LETTER TO MY YOUNGER SELF – EUNICE OLADOKUN

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Dear Younger Self,

Sorry I left you. I’m so sorry I’m just writing to you after years we’ve departed. I had no choice than to leave you, I wanted you to face the realities of life. Before anything at all: How are you, darling? I am sure you are doing great! I was reminiscing about your memories, I couldn’t hold back my tears. It rushed down uncontrollably.

Your days were filled with pains and sorrows! You were seen as a retarded being! I can remember how you lost your sight then. You were indoors for months when your mates were in school. God answered Mother’s prayer and those of some eminent Christians, and restored the sight. Even now, you can hardly do anything without your glasses now. How could a girl of eleven years go blind? It sounds weird in their ears. I sometimes look at you and smile. You were a small girl but you saw fear and faced it. How did you even cope then? How did you cope without seeing a glimpse of how a day looked like for months? I still can’t deduce how you felt during those odd times. This had brought me to conclude that you’re strong.

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Am I to write on how friends marvelled at your visual impairment and you still found the time to play with them? Even when I pushed you to retaliate, you just smiled back and dashed into your room. I’ve always cherished that particular trait. Do you remember how that guy you called ‘brother’ in your church wanted to fondle the sensitive part of your body? I am glad you ran out that day. Do you remember what he told people? He said he was trying to teach you something and you started screaming at the loudest pitch. He even said you were trying to suck his blood when you bit his wrist vehemently. That was because he didn’t let go of you easily. Since they’ve branded you a witch before, everyone found it very easy to believe him.

Do you remember that fair girl that sat next to you in Basic one? Do you remember how she opened the loo’s door on you, even though she knew you were there? Do you remember how she stole the class teacher’s money and kept it in your bag? Even though many didn’t believe you, but I do. She did that out of jealousy. You led the class for good eleven years (primary and secondary) and that was why you saw hell on earth. I think you’ve prepared for it because you didn’t even mention it into Mother’s ear. You suffered chronic insomnia too, but I thank God you don’t have that again. You had a reputation for eccentricity. It’s not a falsity, but it’s the truth. I shall not blame you, it was just because you were exposed to pains at the tender age. It made a lot of people think you were a member of a coven, but you were not. They just didn’t understand your emotions, only Mother does.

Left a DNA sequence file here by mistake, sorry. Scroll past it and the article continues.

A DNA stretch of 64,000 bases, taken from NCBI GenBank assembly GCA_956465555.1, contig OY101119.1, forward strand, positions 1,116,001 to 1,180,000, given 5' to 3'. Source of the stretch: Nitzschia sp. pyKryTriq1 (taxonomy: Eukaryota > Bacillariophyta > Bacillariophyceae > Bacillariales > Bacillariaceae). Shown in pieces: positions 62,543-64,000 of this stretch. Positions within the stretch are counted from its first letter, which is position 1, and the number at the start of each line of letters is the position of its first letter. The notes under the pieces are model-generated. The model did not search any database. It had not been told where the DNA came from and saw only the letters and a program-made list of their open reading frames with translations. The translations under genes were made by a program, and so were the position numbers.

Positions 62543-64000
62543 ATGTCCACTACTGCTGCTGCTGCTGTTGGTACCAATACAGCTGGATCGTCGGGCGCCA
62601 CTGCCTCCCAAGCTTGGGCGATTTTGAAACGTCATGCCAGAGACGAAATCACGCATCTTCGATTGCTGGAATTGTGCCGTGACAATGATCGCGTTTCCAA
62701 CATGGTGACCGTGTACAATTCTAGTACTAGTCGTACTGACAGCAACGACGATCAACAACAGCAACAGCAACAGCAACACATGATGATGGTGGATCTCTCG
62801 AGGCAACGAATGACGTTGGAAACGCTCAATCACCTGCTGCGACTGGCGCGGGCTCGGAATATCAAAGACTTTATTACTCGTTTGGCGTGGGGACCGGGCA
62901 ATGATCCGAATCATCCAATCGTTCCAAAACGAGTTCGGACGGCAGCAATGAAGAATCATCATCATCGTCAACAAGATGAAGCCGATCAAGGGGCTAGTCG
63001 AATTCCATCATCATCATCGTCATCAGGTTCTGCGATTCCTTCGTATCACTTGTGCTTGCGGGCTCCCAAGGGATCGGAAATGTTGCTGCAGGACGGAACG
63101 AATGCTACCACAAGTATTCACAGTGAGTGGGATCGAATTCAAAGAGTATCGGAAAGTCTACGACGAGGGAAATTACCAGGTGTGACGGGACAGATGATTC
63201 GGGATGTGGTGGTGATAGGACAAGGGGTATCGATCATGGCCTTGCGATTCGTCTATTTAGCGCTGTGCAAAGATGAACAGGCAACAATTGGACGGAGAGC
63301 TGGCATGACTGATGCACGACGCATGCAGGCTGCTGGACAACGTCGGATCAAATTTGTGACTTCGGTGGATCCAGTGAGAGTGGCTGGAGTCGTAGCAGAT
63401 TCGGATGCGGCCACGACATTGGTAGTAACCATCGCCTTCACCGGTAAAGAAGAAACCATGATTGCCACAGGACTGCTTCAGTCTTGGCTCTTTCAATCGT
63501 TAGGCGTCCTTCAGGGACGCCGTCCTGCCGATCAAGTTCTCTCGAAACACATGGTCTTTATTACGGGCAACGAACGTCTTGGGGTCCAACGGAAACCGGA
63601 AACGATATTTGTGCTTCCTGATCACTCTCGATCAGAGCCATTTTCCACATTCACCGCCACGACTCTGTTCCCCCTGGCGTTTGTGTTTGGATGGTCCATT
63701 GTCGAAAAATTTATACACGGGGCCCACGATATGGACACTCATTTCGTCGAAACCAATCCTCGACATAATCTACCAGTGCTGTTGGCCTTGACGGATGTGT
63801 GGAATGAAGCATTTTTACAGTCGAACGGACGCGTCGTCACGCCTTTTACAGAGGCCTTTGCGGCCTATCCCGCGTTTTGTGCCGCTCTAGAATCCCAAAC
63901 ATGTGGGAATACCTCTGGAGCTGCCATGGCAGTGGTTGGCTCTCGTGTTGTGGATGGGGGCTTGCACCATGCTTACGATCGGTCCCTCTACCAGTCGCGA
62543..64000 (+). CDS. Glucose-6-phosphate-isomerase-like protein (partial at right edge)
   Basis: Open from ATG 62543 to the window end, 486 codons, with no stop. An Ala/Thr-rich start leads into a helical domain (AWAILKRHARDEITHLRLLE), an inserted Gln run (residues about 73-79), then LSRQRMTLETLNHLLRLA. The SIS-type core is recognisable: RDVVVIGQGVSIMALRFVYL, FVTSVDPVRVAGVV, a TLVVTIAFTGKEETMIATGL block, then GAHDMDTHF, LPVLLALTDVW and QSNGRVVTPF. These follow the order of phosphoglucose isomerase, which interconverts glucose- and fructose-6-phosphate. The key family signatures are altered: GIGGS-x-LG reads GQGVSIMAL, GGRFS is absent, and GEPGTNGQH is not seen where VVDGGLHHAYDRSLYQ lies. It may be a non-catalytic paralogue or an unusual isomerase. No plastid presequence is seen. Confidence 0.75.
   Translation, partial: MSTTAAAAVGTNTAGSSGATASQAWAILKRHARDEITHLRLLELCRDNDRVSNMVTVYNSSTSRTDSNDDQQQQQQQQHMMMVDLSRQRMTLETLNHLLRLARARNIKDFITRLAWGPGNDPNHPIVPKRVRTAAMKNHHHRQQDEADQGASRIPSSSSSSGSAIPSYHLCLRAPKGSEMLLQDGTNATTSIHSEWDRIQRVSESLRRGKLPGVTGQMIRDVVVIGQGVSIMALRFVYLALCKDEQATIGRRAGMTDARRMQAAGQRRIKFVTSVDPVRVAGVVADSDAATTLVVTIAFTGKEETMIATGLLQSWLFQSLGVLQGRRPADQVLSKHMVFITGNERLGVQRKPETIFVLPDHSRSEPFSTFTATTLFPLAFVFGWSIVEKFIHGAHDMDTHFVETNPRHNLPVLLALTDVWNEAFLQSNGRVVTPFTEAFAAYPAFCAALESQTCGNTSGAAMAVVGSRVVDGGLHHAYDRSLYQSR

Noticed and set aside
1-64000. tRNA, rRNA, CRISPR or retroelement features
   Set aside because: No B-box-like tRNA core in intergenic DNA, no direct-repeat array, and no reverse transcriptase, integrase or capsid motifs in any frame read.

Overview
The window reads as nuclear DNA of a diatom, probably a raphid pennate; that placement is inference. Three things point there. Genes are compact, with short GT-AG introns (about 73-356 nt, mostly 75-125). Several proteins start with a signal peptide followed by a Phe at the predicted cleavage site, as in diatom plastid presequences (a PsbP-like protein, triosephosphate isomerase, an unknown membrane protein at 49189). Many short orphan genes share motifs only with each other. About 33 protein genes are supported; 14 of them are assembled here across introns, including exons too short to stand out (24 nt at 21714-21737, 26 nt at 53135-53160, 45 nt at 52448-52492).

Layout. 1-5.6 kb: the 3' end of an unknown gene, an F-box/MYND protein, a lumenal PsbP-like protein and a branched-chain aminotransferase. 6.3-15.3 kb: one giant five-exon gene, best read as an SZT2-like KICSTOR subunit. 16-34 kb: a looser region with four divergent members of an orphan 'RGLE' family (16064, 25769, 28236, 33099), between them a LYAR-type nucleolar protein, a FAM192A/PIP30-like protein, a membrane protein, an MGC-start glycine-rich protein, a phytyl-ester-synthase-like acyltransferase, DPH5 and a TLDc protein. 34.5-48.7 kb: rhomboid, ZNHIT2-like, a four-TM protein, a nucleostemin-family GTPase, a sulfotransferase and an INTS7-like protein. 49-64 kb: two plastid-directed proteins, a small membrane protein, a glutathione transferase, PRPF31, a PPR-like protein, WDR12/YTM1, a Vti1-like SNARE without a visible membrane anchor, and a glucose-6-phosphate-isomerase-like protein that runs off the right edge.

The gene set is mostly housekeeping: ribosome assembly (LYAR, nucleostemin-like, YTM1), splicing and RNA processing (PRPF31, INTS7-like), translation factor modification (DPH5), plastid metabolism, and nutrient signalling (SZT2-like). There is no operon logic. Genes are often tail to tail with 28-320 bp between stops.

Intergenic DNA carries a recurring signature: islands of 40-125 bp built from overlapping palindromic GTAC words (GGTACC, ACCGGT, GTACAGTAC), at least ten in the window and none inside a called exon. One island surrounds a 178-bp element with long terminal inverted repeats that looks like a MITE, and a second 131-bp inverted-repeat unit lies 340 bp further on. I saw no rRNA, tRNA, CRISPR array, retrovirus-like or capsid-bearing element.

It took you a while before you surrendered everything for Christ. You think you can do things alone! You were stubborn and adamant! You gave Mother headaches to cure! … but I thank God HE cornered you up. I really do miss everything about you. I miss the way you ate, leaving oily stain on your cloth. I miss the way you sucked those fingers of yours. I miss the way you cried when Mother called you to take your bath. I miss the way you recite the “States and Capitals”, and how you chewed your mouth during the recitation. I miss your natural curly hair. I wish I could have them back, but it’s gone forever. I miss the way you sang the National Anthem. That has always cracked up anyone having depression.

If anyone hasn’t told you this, let me be the first to: I’m proud of you! Don’t tell me you’re blushing. *Smiles* In spite of your little age and disability, you discovered your talent when you were just age twelve. You started writing from age twelve. In the history of Mercyland International College (the spring you drank from), you’re the youngest and best poetess, writer, and speaker that has ever represented the school. I saw one of your books (My Anthology) about two days ago. Your writings brought me down the memory lane when I flipped through and found a poem titled “My Cry”. I won’t share it with you, because you don’t even have any cause to cry again.